Qualitative assessment of a Context of Consumption Framework to inform regulation of cigarette pack design in the U.S.
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Department of Health Education and Promotion, College of Health and Human Performance, East Carolina University, Greenville, North Carolina, United States
School of Social Work, College of Health and Human Performance, East Carolina University, Greenville, North Carolina, United States
Department of Interior Design and Merchandising, College of Health and Human Performance, East Carolina University, Greenville, North Carolina, United States
Joseph G. L. Lee   

Department of Health Education and Promotion, College of Health and Human Performance, East Carolina University, Mail Stop 529, 1000 East 5th Street, Greenville, North Carolina 27858, United States
Publish date: 2018-02-10
Tob. Induc. Dis. 2018;16(February):3
Researchers and regulators need to know how changes to cigarette packages can influence population health. We sought to advance research on the role of cigarette packaging by assessing a theory-informed framework from the fields of design and consumer research. The selected Context of Consumption Framework posits cognitive, affective, and behavioral responses to visual design. To assess the Framework’s potential for guiding research on the visual design of cigarette packaging in the U.S., this study seeks to understand to what extent the Context of Consumption Framework converges with how adult smokers think and talk about cigarette pack designs.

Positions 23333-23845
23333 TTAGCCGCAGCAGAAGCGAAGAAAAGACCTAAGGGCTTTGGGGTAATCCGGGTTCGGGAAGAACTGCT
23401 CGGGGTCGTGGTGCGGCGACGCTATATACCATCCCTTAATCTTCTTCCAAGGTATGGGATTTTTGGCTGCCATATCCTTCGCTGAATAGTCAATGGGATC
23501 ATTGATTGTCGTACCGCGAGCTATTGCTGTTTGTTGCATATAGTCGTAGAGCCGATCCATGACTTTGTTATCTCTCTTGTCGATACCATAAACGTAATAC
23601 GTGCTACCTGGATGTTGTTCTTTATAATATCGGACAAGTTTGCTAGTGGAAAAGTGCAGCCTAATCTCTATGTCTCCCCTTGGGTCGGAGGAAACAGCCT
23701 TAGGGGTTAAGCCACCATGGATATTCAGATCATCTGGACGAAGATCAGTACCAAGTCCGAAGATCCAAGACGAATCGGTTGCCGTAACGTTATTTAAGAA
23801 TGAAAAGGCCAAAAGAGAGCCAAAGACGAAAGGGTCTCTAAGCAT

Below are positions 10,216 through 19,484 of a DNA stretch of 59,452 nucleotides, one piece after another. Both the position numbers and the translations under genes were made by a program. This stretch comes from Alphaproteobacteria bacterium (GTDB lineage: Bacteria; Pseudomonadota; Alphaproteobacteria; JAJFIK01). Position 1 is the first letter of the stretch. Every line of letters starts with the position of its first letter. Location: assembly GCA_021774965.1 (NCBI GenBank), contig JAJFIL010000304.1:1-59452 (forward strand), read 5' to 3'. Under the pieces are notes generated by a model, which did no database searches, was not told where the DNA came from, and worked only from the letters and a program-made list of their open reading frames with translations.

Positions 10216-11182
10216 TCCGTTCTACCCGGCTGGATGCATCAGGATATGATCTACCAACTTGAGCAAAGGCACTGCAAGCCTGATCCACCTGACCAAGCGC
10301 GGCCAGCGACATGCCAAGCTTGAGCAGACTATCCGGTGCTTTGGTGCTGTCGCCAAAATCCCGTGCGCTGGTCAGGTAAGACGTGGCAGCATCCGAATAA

Data for this qualitative study came from six telephone-based focus groups conducted in March 2017. Two groups consisted of lesbian, gay, and bisexual participants; two groups of participants with less than four years college education; one group of LGB and straight identity; and one group the general population. All groups were selected for regional, gender, and racial/ethnic diversity. Participants (n=33) represented all nine U.S. Census divisions. We conducted a deductive qualitative analysis.

Cigarette package designs captured the participants’ attention, suggested the characteristics of the product, and reflected (or could be leveraged to convey) multiple dimensions of consumer identity. Particular to the affective responses to design, our participants shared that cigarette packaging conveyed how the pack could be used to particular ends, created an emotional response to the designs, complied with normative expectations of a cigarette, elicited interest when designs change, and prompted fascination when unique design characteristics are used.

Use of the Context of Consumption Framework for cigarette product packaging design can inform regulatory research on tobacco product packaging. Researchers and regulators should consider multiple cognitive, affective, and behavioral responses to cigarette pack design.

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